Happy Fourth of July!

 

 

I think we can handle it today, right

Oh, and incidentally, I know you know this, but we now realize, recognize and interpret “all men” to mean “all people,” including women, and people of all colors, creeds, and religion.  That is the real face of America.  This cuts against how literally certain people want to interpret old documents that were intended to be living documents, e.g. Decl. of Ind., the Constitution, religious texts (ahem, J. Scalia), or at least when the literal interpretation suits them.

The Declaration of Independence: A Transcription

IN CONGRESS, July 4, 1776.

The unanimous Declaration of the thirteen united States of America,

When in the Course of human events, it becomes necessary for one people to dissolve the political bands which have connected them with another, and to assume among the powers of the earth, the separate and equal station to which the Laws of Nature and of Nature’s God entitle them, a decent respect to the opinions of mankind requires that they should declare the causes which impel them to the separation.

We hold these truths to be self-evident, that all men are created equal, that they are endowed by their Creator with certain unalienable Rights, that among these are Life, Liberty and the pursuit of Happiness.–That to secure these rights, Governments are instituted among Men, deriving their just powers from the consent of the governed, –That whenever any Form of Government becomes destructive of these ends, it is the Right of the People to alter or to abolish it, and to institute new Government, laying its foundation on such principles and organizing its powers in such form, as to them shall seem most likely to effect their Safety and Happiness. Prudence, indeed, will dictate that Governments long established should not be changed for light and transient causes; and accordingly all experience hath shewn, that mankind are more disposed to suffer, while evils are sufferable, than to right themselves by abolishing the forms to which they are accustomed. But when a long train of abuses and usurpations, pursuing invariably the same Object evinces a design to reduce them under absolute Despotism, it is their right, it is their duty, to throw off such Government, and to provide new Guards for their future security.–Such has been the patient sufferance of these Colonies; and such is now the necessity which constrains them to alter their former Systems of Government. The history of the present King of Great Britain is a history of repeated injuries and usurpations, all having in direct object the establishment of an absolute Tyranny over these States. To prove this, let Facts be submitted to a candid world.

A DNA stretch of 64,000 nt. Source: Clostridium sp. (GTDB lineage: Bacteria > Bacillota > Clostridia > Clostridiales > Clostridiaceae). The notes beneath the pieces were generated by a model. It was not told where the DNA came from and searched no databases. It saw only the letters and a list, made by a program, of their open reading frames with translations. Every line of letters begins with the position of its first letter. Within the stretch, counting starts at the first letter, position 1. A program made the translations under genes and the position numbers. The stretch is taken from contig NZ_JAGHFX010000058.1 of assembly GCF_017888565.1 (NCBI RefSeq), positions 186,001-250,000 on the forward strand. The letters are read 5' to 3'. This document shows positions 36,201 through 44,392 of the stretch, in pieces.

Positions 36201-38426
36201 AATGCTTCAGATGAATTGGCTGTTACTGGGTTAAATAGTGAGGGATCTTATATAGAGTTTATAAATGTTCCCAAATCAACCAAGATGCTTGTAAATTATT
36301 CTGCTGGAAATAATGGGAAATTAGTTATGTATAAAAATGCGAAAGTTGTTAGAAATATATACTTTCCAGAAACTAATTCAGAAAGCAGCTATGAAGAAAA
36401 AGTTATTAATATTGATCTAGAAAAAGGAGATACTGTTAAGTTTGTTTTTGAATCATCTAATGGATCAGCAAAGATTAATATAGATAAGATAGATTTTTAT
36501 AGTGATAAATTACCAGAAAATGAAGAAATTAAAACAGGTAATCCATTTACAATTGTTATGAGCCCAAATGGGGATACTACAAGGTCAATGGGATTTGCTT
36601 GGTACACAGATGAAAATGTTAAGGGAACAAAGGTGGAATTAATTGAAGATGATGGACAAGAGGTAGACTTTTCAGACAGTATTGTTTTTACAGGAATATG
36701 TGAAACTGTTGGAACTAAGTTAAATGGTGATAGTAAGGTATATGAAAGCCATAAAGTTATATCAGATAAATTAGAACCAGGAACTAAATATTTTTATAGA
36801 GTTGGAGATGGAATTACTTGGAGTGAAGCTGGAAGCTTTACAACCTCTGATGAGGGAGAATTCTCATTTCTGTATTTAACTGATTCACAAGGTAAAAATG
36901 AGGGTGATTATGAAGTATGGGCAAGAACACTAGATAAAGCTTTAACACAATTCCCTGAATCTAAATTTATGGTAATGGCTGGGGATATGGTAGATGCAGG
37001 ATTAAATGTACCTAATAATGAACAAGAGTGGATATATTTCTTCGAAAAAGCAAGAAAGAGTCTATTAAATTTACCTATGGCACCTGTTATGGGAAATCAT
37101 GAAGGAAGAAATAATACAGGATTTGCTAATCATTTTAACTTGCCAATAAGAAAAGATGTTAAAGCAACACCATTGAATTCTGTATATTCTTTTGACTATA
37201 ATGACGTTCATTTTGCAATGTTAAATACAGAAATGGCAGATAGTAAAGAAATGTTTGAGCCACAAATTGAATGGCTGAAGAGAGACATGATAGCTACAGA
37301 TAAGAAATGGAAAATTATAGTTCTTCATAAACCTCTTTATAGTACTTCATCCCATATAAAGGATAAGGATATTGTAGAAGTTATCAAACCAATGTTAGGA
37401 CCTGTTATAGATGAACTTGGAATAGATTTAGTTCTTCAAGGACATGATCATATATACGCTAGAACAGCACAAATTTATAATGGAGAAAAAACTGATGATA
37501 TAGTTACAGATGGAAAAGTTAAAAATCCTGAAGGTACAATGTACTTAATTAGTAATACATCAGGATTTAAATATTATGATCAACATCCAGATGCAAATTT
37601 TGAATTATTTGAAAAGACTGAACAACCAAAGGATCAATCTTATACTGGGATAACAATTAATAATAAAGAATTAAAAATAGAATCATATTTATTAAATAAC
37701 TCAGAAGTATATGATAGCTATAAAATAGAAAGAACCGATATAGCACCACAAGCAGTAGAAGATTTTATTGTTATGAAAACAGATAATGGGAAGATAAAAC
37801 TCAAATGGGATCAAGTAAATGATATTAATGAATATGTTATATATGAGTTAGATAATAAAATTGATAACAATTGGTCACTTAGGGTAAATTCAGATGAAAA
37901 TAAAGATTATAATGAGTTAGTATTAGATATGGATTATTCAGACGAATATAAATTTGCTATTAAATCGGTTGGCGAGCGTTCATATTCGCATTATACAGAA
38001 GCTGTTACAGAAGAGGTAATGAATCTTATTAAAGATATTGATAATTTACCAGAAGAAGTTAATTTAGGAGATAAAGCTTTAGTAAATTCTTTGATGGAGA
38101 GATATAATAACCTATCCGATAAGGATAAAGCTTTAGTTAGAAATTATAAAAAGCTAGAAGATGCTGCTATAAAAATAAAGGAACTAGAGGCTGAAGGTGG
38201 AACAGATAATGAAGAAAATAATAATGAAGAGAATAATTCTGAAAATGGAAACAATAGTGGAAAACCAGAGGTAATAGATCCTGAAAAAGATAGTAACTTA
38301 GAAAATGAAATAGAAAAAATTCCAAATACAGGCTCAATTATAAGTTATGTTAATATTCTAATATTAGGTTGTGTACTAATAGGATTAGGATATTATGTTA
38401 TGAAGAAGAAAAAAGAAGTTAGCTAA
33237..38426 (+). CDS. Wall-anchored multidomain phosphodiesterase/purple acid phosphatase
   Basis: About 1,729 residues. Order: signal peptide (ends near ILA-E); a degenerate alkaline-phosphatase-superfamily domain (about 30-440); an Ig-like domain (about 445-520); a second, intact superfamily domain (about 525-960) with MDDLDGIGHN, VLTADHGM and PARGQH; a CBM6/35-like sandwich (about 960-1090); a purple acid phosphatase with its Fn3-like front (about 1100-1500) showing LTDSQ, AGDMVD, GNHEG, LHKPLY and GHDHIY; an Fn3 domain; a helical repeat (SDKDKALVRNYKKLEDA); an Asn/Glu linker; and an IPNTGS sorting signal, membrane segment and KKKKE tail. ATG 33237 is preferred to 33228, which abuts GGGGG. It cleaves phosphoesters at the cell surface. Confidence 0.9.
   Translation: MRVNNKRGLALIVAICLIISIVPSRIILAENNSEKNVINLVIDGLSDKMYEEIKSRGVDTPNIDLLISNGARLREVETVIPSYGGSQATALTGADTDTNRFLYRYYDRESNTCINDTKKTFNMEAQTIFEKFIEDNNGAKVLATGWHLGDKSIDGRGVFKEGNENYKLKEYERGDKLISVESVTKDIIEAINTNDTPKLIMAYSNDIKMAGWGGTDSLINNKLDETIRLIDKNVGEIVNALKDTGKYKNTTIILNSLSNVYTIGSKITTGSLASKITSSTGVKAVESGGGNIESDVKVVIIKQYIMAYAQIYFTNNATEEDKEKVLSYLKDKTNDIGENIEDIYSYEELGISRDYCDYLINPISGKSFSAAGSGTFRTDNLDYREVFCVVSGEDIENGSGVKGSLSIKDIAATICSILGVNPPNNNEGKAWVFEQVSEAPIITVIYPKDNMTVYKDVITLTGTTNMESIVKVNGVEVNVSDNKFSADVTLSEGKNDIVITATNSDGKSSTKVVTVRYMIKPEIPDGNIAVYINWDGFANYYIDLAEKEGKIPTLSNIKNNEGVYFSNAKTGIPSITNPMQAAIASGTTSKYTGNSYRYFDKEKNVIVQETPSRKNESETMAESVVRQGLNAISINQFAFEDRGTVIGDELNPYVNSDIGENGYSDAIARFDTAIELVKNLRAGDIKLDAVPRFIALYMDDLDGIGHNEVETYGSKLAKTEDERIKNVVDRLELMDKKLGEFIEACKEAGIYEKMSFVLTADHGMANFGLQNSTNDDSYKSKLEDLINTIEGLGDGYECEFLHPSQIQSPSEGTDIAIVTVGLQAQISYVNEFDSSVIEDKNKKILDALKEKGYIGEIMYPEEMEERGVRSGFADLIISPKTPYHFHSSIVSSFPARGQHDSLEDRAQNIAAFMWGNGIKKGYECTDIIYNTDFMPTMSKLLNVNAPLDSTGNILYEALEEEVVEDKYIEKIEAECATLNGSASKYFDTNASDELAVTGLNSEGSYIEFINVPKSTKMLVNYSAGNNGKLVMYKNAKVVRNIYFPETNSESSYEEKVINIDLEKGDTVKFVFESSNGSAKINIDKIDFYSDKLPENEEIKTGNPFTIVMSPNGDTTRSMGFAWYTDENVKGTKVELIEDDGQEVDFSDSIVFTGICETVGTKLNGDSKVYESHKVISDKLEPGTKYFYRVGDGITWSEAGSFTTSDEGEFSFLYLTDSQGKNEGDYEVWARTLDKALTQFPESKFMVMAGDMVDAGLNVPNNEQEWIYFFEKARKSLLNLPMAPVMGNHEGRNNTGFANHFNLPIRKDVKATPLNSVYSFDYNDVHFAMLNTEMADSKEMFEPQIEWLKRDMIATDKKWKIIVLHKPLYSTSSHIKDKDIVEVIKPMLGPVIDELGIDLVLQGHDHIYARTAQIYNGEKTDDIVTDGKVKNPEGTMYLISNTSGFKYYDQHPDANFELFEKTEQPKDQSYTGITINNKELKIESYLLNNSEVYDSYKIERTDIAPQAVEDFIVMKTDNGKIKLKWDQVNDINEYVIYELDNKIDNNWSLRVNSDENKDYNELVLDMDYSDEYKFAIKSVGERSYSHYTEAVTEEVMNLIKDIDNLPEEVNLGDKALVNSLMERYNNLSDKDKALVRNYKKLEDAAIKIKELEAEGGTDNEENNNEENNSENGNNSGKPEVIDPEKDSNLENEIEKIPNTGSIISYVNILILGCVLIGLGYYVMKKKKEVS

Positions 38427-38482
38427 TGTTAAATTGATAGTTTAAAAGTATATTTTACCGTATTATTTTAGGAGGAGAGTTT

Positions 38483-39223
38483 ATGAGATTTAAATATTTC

He has refused his Assent to Laws, the most wholesome and necessary for the public good.
He has forbidden his Governors to pass Laws of immediate and pressing importance, unless suspended in their operation till his Assent should be obtained; and when so suspended, he has utterly neglected to attend to them.
He has refused to pass other Laws for the accommodation of large districts of people, unless those people would relinquish the right of Representation in the Legislature, a right inestimable to them and formidable to tyrants only.
He has called together legislative bodies at places unusual, uncomfortable, and distant from the depository of their public Records, for the sole purpose of fatiguing them into compliance with his measures.
He has dissolved Representative Houses repeatedly, for opposing with manly firmness his invasions on the rights of the people.
He has refused for a long time, after such dissolutions, to cause others to be elected; whereby the Legislative powers, incapable of Annihilation, have returned to the People at large for their exercise; the State remaining in the mean time exposed to all the dangers of invasion from without, and convulsions within.
He has endeavoured to prevent the population of these States; for that purpose obstructing the Laws for Naturalization of Foreigners; refusing to pass others to encourage their migrations hither, and raising the conditions of new Appropriations of Lands.
He has obstructed the Administration of Justice, by refusing his Assent to Laws for establishing Judiciary powers.
He has made Judges dependent on his Will alone, for the tenure of their offices, and the amount and payment of their salaries.
He has erected a multitude of New Offices, and sent hither swarms of Officers to harrass our people, and eat out their substance.
He has kept among us, in times of peace, Standing Armies without the Consent of our legislatures.
He has affected to render the Military independent of and superior to the Civil power.
He has combined with others to subject us to a jurisdiction foreign to our constitution, and unacknowledged by our laws; giving his Assent to their Acts of pretended Legislation:
For Quartering large bodies of armed troops among us:
For protecting them, by a mock Trial, from punishment for any Murders which they should commit on the Inhabitants of these States:
For cutting off our Trade with all parts of the world:
For imposing Taxes on us without our Consent:
For depriving us in many cases, of the benefits of Trial by Jury:
For transporting us beyond Seas to be tried for pretended offences
For abolishing the free System of English Laws in a neighbouring Province, establishing therein an Arbitrary government, and enlarging its Boundaries so as to render it at once an example and fit instrument for introducing the same absolute rule into these Colonies: